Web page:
I think analytics has chosen me. My first experience with analytics was in college at the University of Washington when I took my first statistics course. The class was taught by Geoff Loftus (who also wrote the book used in the course). He was an excellent communicator and his course changed how I thought about numbers and how to understand the world in which we live. The idea that I could understand processes by quantifying them and then analyzing the data helped feed my curiosity of how the world works. I was immediately hooked on to statistics. Decades after my introduction to statistics, I saw Geoff Loftus at a local grocery store. I stopped him at checkout and told him how valuable his course was to me. I told him how it shaped how I saw the world and inspired me to pursue statistics as a major part of my education. Believe me; I apply his teachings to my work every single day.
When I was a child, my mother used to tell me, “Bobby, you joke too much’’. You can always find me looking for the next laugh-along with the next data set. I take my work seriously but never take myself seriously. I’m often asked by aspiring data professionals, ’what is needed to become a successful data scientist?’. First, I tell them that data science is a team sport. If you want to have a successful data science project, you’ll need team members who possess expertise in various skill areas. The quote, “If you want to go fast, go alone. If you want to go far, go together”, aptly defines our data science field. I don’t know the source of the quote, but I like it because it conveys the importance of working with other people. Also, isn’t it more fun to work with different people with different skills? I insist that data science requires three broad skill sets: Subject Matter Expertise, Technology/Programming and Math/Statistics. Find your passion in one of these three broad skill areas and dive deep into it to become an expert. I tell all aspiring data scientist to learn some basic level of statistics, data mining and visualization tools because at the end of the day it is the story/insight that is important and not the data.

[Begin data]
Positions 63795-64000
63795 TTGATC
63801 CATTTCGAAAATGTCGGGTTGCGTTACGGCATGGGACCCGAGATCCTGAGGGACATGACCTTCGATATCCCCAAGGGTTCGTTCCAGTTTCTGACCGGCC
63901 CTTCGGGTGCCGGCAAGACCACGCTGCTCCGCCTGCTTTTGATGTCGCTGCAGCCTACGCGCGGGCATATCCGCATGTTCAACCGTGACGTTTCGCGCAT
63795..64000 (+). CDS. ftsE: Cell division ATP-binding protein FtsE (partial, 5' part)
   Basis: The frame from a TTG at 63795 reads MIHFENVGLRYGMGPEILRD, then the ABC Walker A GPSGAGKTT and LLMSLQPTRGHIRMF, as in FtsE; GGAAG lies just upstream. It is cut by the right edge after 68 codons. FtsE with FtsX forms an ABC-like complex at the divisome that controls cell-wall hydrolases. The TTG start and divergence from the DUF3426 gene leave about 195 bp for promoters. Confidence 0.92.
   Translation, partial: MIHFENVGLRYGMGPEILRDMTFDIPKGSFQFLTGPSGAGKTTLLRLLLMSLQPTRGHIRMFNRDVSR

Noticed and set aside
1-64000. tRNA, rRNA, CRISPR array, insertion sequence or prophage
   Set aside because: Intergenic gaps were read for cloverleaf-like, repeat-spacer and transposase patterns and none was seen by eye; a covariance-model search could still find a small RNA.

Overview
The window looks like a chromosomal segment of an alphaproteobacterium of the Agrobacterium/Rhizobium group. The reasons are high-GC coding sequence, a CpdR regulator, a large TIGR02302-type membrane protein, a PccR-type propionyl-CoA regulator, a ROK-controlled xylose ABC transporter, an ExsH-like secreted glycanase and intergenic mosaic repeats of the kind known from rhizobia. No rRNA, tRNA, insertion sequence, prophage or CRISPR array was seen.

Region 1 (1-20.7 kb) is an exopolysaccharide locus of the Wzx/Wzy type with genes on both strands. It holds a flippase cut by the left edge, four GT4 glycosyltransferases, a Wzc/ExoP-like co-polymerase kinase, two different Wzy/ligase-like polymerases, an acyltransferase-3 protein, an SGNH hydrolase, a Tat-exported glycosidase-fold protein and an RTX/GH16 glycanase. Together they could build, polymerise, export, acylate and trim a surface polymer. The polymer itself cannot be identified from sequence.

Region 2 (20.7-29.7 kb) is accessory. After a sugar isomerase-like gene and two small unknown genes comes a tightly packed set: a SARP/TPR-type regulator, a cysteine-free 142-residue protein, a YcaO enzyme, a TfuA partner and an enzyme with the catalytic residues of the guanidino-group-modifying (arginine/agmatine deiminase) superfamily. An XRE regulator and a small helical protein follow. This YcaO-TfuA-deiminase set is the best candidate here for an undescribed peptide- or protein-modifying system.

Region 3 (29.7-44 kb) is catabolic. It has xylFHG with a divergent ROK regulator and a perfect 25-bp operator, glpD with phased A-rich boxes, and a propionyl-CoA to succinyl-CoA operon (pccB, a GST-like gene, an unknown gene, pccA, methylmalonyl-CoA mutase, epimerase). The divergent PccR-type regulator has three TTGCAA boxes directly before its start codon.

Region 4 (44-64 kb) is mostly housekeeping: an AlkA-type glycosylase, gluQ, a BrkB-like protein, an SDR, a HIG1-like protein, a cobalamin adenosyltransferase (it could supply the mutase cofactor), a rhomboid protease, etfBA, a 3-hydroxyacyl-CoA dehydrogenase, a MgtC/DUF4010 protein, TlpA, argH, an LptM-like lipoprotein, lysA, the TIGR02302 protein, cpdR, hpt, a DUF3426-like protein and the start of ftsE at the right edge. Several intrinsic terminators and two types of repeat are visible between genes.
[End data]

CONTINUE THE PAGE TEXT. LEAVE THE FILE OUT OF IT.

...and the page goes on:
What I love about data science is ‘how we could use data and make people’s lives better and happier.’ Well, that’s my passion! I have a passion for ridding the world of cancer. I lost my wife to breast cancer two years ago. She inspired me and others by how she lived her life. She was an outstanding public defender. Laughter was a part of everything we did, from eating dinner to playing any board game. Having undergone the pain from this loss, I’m always thinking of ways to help ensure our species can find a cure for different types of cancer. Recently, my family and I developed a product (indeed, a gag gift) that we are using to raise money for prostate cancer research.
I’m a big fan of using open data to help society. A few years ago, I got a hold of some publicly available data sets about US hospitals that are collected by Medicare. The data included metrics for each hospital on patient satisfaction, the process of care, mortality rates and safety. By applying Big Data principles on these disparate data sources, I integrated different metrics from their respective databases to better understand the quality of US hospitals and determine ways they can improve the patient experience and the overall healthcare delivery system. I love the creative process, developing new approaches to old ideas. I spent hours analyzing the data sets and found some interesting results and created an interactive map of US hospitals (http://
When it comes to my health, I have a love-hate relationship with running. I hate running because it is hard, and I love it because it allows me to eat rich, chocolatey things and not have to buy new clothes.😊
Meet Bob Hayes: A terrific blogger, fitness freak, Data Science expert